Willie Horton has been a beloved ambassador for the game of baseball in Detroit for a long time. He’ll represent the Detroit Tigers in the 2022 MLB All-Star Game as an honorary coach for the American League. Horton represented the Tigers in the All-Star Game as a player four times during his career, twice as a starter.
Miguel Cabrera and Gregory Soto are the two current Detroit Tigers players on the 2022 American League All-Star team. Neither was actually the first member of the Detroit Tigers organization to be named to the team, though. That honor went to Willie Horton, who is currently a special assistant to General Manager Al Avila. Horton, who debuted with Detroit in 1963 and stayed until early 1977, was named as an honorary coach by AL All-Star manager Dusty Baker.
In the prepared statement that accompanied the announcement, Horton shared that some of the best memories of his 18-year major-league career were his four appearances in the All-Star Game. He wore a Detroit Tigers uniform in each of them: 1965, 1968, 1970, and 1973. He was in the starting lineup in ’65 and ’68, which were two very interesting seasons in the career of Willie Horton.
Willie Horton and the 1965 All-Star Game
The year 1965 was a whirlwind in the life of William Wattison Horton. It began tragically. His parents, Clinton and Lillian, both died as a result of a car accident in Albion, Michigan, on New Year’s Day. Mr. Horton was killed in the crash, and Mrs. Horton was pronounced dead at the hospital. Willie, a 22-year-old outfielder on the Detroit Tigers’ roster, was playing winter baseball in Puerto Rico at the time.
When the Tigers signed Willie Horton out of Detroit Northwestern High School in August 1961, he used some of the money to buy a house for his whole family. Mrs. and Mrs. Horton moved in with their son, the budding baseball star. He’d been so proud that he could take care of them like that. In honor of his parents, Horton dedicated his ’65 season to them.
Horton arrived for spring training in Lakeland, Florida, in February and found himself competing with good friend Gates Brown for the Tigers’ left-field job. Horton had only 40 games of big-league experience to his name at that point. He’d hit well for the Tigers as a September 1963 callup and then raked enough the following March to make the team’s 1964 Opening Day roster. He struggled at the plate, however, and was optioned to the minor leagues in mid-May.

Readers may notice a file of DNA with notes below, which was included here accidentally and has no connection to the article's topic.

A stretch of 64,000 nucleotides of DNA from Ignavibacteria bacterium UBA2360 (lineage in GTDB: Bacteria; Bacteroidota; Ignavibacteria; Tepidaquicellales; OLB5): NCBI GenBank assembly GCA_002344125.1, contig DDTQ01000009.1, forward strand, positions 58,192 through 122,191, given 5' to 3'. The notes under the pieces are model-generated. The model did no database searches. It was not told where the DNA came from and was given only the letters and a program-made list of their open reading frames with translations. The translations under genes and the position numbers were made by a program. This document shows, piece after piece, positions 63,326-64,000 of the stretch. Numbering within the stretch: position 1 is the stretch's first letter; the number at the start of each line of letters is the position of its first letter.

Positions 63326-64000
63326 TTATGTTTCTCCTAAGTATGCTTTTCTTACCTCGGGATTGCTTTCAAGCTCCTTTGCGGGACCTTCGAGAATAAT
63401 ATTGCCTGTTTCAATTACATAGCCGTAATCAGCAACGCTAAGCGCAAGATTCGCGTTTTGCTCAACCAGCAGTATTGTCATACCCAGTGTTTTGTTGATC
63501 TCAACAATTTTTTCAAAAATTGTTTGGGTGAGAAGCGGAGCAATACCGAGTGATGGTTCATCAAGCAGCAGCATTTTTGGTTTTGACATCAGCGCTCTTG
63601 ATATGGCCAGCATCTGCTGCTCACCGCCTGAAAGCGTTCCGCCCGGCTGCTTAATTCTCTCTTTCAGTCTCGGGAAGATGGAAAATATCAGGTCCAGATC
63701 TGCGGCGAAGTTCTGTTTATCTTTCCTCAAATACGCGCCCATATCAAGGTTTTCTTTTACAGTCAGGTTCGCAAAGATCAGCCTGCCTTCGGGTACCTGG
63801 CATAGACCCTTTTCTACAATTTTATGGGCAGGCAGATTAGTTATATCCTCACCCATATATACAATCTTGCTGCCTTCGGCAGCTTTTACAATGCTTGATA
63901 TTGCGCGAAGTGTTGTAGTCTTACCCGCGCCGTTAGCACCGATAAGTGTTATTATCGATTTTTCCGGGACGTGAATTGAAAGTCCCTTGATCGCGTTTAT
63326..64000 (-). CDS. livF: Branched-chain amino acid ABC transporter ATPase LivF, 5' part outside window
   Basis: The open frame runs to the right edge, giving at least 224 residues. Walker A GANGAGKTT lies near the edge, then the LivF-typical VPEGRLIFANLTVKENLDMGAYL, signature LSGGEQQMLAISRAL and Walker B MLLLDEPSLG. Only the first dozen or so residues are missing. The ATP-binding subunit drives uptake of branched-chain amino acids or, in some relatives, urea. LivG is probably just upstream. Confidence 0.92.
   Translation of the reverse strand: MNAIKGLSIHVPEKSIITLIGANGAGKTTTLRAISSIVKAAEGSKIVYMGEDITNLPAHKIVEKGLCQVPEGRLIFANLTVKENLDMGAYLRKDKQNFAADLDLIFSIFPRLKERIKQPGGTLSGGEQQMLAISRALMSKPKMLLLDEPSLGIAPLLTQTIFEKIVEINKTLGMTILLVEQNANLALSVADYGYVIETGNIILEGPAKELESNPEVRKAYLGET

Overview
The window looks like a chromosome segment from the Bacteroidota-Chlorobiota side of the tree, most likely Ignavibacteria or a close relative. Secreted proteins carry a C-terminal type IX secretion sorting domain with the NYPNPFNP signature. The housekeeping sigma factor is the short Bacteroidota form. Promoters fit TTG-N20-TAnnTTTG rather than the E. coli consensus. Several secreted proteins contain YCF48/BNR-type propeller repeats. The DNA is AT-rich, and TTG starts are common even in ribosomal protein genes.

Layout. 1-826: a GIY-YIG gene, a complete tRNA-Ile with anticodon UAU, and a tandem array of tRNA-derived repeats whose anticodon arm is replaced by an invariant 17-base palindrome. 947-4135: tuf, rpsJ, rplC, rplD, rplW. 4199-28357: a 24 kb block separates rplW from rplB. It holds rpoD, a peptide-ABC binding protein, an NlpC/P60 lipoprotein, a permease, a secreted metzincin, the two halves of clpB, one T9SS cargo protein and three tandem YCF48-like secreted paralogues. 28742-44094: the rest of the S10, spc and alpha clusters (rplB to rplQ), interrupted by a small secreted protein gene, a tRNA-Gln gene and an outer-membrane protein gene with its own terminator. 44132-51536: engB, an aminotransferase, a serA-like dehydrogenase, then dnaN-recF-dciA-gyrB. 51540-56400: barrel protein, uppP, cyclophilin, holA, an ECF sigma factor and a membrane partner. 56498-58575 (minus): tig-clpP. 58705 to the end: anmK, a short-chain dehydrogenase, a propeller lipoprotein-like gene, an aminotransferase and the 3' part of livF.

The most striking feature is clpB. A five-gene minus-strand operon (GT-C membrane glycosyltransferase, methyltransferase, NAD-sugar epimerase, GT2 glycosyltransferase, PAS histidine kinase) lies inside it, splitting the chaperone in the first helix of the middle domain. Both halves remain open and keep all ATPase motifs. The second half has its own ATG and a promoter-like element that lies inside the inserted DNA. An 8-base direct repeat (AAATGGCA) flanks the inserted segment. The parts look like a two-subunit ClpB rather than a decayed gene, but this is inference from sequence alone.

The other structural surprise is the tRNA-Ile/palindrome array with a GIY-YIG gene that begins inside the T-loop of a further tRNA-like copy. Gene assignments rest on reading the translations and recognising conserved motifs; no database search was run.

Returning for a late-season cameo, Horton hit a home run in the last game of the year. If anything, it served as a reminder that the young powerhouse who once hit a home run into the upper deck at Detroit’s Briggs Stadium during a 1959 high school championship game still had a bright future.
Willie Horton Pre-ASG
While Horton prepared for the 1965 season down in Lakeland, he made a believer out of Bob Swift, the Tigers’ interim manager. Swift stepped up from the Detroit coaching staff to handle interim managerial duties during skipper Charlie Dressen’s recovery from a heart attack. Until further notice, he would be the one writing Horton’s name on the Tigers’ lineup card. Swift said, “If Willie got off to a good start, there’s no telling what he could do. He could tear up the league.”
Horton began to make Swift’s prediction look good against the Minnesota Twins at Tiger Stadium on April 24. The Detroit slugger hit what Joe Falls of the Detroit Free Press described as “a pair of towering homers” that “carried almost 800 feet”. In the seventh, Horton followed Don Demeter’s game-tying round-tripper with a blast to the upper deck in right-center that quickly broke the tie. After the Twins took a 4-3 lead later on, Horton led off the ninth with a game-tying shot to the upper deck in left.